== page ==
3. Forget different. All students want the same things: they want to learn, and be respected, and feel a sense of accomplishment. They want to be recognized and valued as-is without having to become something worthy of appreciation. They want to have fun, live their lives and make friends.When I say all students, I mean ALL. You have a kid that isn’t interested in learning? Wrong! He IS interested, but something is getting in his way. Maybe his family life is rotten, or the only people who appreciate him are his fellow gang members and he’s dissing school to please them.
  4. Forget lazy. If you’re thinking that this kid would do fine if he wasn’t so lazy, you’re on to something alright, but not the fact that he’s lazy! It is up to the professionals in a child’s life to (help him or her) figure out what the underlying causes are (of apparent laziness) and address them. That’s so important, I’m going to say it again and bigger.

It is up to the professionals in a child’s life to (help him or her) figure out what the underlying causes are (of apparent laziness) and address them.

 

Good luck!

Allen Dobkin

 

From one parent to another… May 4, 2007

Posted by edukfun in add, adhd, aspergers, attention deficit hyperactivity disorder, attention training, brain injury, challenged, children, discipline, education, exercise, fitness, ld, learning disability, parenting, school, social skills, Sparks of Genius, special olympics.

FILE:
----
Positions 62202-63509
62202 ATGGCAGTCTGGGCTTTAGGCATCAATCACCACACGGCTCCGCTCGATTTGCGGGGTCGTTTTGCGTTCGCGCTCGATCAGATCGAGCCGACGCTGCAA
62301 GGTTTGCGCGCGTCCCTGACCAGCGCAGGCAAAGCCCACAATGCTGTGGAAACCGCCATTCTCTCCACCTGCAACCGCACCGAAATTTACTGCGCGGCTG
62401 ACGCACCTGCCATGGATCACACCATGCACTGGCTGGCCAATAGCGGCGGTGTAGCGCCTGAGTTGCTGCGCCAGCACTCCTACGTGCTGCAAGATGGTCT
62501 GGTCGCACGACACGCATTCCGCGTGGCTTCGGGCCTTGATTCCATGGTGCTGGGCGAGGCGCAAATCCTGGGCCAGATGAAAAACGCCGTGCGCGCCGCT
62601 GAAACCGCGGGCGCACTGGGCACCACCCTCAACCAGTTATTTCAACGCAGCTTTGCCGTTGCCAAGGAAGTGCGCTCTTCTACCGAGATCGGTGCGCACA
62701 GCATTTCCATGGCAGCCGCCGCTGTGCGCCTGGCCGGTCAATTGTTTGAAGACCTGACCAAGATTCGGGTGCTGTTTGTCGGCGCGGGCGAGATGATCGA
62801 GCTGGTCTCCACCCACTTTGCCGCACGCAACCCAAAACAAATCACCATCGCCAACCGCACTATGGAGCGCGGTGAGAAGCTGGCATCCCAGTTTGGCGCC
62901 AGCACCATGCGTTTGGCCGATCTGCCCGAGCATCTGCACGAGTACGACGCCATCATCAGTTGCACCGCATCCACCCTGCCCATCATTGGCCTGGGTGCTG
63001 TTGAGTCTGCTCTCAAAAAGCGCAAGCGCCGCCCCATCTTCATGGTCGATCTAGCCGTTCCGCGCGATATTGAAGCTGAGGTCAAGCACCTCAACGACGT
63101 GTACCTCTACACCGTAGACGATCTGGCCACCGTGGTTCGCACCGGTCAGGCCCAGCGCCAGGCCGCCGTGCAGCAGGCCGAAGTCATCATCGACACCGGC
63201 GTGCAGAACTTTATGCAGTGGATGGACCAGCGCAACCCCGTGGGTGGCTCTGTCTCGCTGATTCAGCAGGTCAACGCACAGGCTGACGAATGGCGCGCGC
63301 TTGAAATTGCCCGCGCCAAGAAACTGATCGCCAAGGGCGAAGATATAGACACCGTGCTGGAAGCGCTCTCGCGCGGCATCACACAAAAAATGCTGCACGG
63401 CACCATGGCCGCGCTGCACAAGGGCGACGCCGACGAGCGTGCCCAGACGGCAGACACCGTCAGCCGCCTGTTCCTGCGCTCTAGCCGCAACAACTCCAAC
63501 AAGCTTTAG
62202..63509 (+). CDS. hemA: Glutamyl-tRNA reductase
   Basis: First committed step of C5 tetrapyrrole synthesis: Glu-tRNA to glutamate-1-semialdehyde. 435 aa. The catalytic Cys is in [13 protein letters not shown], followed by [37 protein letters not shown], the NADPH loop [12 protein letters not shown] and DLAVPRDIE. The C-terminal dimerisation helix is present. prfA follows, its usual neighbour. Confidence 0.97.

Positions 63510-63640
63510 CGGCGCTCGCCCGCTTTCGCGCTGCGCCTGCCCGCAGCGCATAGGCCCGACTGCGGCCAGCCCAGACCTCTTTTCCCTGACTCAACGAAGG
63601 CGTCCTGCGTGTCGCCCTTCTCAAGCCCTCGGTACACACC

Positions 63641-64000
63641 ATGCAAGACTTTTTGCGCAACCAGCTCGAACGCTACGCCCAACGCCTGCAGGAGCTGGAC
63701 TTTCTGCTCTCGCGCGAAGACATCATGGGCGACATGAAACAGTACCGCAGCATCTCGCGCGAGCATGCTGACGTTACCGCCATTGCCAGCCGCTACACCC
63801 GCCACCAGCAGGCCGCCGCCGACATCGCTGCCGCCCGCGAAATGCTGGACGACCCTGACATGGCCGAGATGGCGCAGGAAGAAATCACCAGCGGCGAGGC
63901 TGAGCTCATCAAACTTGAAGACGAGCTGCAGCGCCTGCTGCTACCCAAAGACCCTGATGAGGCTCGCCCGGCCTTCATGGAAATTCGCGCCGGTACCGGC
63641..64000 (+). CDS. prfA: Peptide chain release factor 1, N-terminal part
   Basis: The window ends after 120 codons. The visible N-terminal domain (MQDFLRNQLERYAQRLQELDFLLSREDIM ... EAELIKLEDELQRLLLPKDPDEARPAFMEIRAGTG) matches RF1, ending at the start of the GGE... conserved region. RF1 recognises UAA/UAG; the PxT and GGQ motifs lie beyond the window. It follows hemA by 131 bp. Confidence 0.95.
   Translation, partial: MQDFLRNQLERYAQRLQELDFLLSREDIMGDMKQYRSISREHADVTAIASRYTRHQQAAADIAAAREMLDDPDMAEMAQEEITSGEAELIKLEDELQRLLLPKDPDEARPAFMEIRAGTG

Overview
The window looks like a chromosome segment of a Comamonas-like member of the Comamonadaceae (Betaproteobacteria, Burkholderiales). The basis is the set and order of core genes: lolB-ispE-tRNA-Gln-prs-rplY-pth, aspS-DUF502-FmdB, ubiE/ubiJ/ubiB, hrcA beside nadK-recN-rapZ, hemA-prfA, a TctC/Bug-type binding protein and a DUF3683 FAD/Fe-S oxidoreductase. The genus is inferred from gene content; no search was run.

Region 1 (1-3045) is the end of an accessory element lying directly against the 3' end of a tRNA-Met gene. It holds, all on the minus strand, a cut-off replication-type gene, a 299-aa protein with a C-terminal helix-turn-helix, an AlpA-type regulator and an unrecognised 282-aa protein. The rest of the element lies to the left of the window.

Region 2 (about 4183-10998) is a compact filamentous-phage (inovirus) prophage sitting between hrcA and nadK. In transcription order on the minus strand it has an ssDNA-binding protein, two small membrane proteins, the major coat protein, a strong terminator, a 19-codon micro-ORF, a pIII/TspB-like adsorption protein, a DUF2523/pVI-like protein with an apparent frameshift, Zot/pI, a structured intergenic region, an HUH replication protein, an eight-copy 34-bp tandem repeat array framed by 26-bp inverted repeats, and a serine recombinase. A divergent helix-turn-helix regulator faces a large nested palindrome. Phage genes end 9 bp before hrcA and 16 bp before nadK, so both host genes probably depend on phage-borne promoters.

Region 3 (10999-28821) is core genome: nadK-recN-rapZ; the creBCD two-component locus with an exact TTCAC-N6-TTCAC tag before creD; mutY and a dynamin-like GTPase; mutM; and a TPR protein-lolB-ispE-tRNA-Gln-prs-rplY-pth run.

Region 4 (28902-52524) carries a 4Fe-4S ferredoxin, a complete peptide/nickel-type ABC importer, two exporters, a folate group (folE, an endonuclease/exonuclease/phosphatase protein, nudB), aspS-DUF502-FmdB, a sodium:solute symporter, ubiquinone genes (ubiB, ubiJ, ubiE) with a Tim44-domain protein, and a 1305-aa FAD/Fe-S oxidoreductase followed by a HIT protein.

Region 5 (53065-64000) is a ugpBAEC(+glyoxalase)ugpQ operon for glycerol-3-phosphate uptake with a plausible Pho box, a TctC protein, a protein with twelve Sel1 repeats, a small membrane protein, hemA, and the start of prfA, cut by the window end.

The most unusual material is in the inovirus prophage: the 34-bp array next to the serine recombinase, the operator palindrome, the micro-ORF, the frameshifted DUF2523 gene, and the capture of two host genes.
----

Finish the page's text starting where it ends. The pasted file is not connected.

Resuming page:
1 comment so far

My name is Ellen Kleinert-Cohn. I live in Florida and am extremely involved in the plight of the developmentally disabled. I am a mother of three young adults, two of whom have special needs. In addition, I work in my husband’s law firm where we specialize in advocating for individuals with special needs. I also am a Management Team Member of The Special Olympics Broward County.

 

Our mission is to “bridge the gap” between the general & special population by showing the world how truly talented, capable, special & unique individuals with developmental disabilities are.

 

I am also the director of the world renowned Florida Special Needs Color Guard & Dance Program. It is the first special needs color guard team in the world. We perform as exhibition on The South Florida Winter Guard Association Circuit & perform annually, at Winter Guard International World Championships in Dayton, Ohio. Our mission is to “bridge the gap” between the general & special population by showing the world how truly talented, capable, special & unique individuals with developmental disabilities are. And, this past November, 2007 we had the amazing opportunity to do just that. Our very special color guard program made history by being the very first group of developmentally disabled young adults ever invited to perform in a fabulous American Tradition….The 80th Anniversary Macy’s Thanksgiving Day Parade.

 

When these kids perform…there is “not a dry eye in the house.”